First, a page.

Despite a company such as G4S having a shocking human rights record in Britain and globally, this clearly has little impact on the firm receiving new contracts. After all, failure is rewarded in disaster capitalism. Privatisation will make everything more “efficient”, haven’t you heard?
The Guardian reports on the latest British experiment in vulnerable people’s lives:
A lot of care has been paid to the interior decoration of the new centre designed to hold families facing deportation from this country. Each of the nine apartments is named after a flower – lavender, iris, orchid – and pictures of these flowers are painted on the doors to the flats. The centre has an indoor play area for young children, decorated with animal murals, and a recreation area for teenagers, with a pool table. There’s a computer zone, a mosque and a non-denominational prayer area, as well as family-friendly communal kitchens. Outside there is a mini-adventure playground and extensive gardens.
There are also two boundary fences that make it impossible for residents to leave the premises unsupervised, and the centre is staffed by workers from the security firm G4S, paid by the UK Border Agency (UKBA). Guests are brought here by escorts, after being arrested at their homes. Belongings are x-rayed, and adults are taken aside to be searched on arrival. The pretty, white-gabled building will be inspected by Her Majesty’s Inspector of Prisons.
Officials avoid referring to Cedars as a detention centre, describing it instead as a “pre-departure accommodation centre” to hold families whose immigration requests have failed and need to be removed from the country. The children’s charity Barnardo’s (which campaigns for an end to child detention) has been contracted to work with the children who are housed there, and its chief executive, Anne Marie Carrie, says its involvement will ensure that the new regime never recreates the scandals of the old “immigration removal centre” Yarl’s Wood, particularly the notorious, now-closed family unit, where families of failed asylum seekers were held (often at length).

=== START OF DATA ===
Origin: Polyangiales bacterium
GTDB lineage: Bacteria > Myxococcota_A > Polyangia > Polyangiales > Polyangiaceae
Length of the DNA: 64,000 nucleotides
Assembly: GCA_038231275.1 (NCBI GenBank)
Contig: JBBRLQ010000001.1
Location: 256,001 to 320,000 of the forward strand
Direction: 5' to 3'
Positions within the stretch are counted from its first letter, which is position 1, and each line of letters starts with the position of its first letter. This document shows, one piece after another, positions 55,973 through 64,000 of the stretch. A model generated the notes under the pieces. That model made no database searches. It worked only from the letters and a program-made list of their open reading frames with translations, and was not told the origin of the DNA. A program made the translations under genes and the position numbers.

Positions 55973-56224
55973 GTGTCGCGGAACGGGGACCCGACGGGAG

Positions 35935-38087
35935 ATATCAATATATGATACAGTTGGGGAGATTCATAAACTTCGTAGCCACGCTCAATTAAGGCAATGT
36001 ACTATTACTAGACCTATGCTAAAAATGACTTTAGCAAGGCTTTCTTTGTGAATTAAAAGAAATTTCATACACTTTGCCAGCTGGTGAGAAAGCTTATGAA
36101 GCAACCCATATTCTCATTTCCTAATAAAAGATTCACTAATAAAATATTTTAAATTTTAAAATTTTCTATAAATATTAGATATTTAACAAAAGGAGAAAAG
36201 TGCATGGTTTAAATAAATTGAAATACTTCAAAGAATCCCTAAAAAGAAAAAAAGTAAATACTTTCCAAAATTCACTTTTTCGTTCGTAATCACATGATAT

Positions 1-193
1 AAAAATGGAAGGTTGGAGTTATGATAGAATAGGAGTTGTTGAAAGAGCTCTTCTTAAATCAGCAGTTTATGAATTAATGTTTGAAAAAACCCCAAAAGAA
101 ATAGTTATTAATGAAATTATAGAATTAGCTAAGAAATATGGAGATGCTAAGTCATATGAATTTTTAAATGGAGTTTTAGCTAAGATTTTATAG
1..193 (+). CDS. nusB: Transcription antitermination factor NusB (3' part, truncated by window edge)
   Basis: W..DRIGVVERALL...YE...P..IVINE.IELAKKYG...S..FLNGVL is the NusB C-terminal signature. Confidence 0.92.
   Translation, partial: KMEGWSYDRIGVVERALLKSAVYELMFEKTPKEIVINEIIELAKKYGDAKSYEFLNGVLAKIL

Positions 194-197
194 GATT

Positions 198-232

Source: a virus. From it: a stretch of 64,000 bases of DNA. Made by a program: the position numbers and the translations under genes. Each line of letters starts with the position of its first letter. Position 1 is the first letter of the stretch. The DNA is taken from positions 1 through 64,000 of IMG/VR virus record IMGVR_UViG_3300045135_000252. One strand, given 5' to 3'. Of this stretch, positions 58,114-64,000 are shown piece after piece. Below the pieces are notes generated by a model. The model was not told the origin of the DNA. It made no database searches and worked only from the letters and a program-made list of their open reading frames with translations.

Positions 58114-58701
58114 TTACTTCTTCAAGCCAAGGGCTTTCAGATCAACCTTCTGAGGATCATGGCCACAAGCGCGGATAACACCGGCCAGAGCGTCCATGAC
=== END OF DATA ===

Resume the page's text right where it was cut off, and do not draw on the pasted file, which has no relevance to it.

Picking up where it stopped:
But there is a lot that is confusing about the new site. Is it a detention centre? Does it represent an end to the detention of children, which the government promised in its coalition manifesto last year? Is the presence of Barnardo’s a constructive attempt to ensure that conditions are better, or (as some asylum charities argue) just a useful fig leaf?
Earlier this year, it began to be obvious that far more children were being detained at the ports than the coalition had anticipated when they promised to end child detention. During an unannounced inspection of a holding facility at Heathrow Terminal 4, prison inspectors witnessed a G4S member of staff, wearing latex gloves, telling a five-year-old French boy: “You’re a big boy now so I have to search you.”
All G4S staff working at Cedars are being trained by Barnardo’s in child welfare, but Carrie admits to some unease about cooperating with G4S, which has a mixed record on working with asylum seekers.
“I’m not an idiot. I know that there are concerns about them as an organisation,” she says. “But we’re not there to work for G4S. Their job is to run the facility on behalf of UKBA, they are accountable to UKBA. I’m accountable to the children and families who are in there, and I’m accountable to my wider stakeholders, and to my staff at Barnardo’s.”
Struggling for the best way to describe the place, she says it looks like an “upmarket” holiday resort, perhaps a bit like Center Parcs, before adding: “Let’s not pretend it’s that, but … It looks the best facility it can be. It looks family-centred, child-centred …”